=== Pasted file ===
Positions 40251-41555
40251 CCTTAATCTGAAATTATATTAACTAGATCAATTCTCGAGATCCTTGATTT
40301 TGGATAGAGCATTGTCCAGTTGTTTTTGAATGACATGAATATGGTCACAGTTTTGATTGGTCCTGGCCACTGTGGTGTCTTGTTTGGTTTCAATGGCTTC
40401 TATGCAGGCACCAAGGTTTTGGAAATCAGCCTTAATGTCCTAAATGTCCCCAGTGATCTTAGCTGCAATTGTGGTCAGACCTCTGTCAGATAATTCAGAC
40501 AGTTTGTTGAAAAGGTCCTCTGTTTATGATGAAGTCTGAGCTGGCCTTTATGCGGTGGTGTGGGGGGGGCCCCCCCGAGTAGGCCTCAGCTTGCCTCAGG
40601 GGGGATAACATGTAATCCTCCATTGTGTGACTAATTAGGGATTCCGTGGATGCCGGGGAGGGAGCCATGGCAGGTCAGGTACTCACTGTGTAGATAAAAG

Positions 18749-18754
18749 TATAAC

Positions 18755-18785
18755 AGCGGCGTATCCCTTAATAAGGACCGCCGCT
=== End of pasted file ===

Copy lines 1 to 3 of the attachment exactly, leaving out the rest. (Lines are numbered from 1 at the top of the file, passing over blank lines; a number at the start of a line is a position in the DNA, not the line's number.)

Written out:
Positions 40251-41555
40251 CCTTAATCTGAAATTATATTAACTAGATCAATTCTCGAGATCCTTGATTT
40301 TGGATAGAGCATTGTCCAGTTGTTTTTGAATGACATGAATATGGTCACAGTTTTGATTGGTCCTGGCCACTGTGGTGTCTTGTTTGGTTTCAATGGCTTC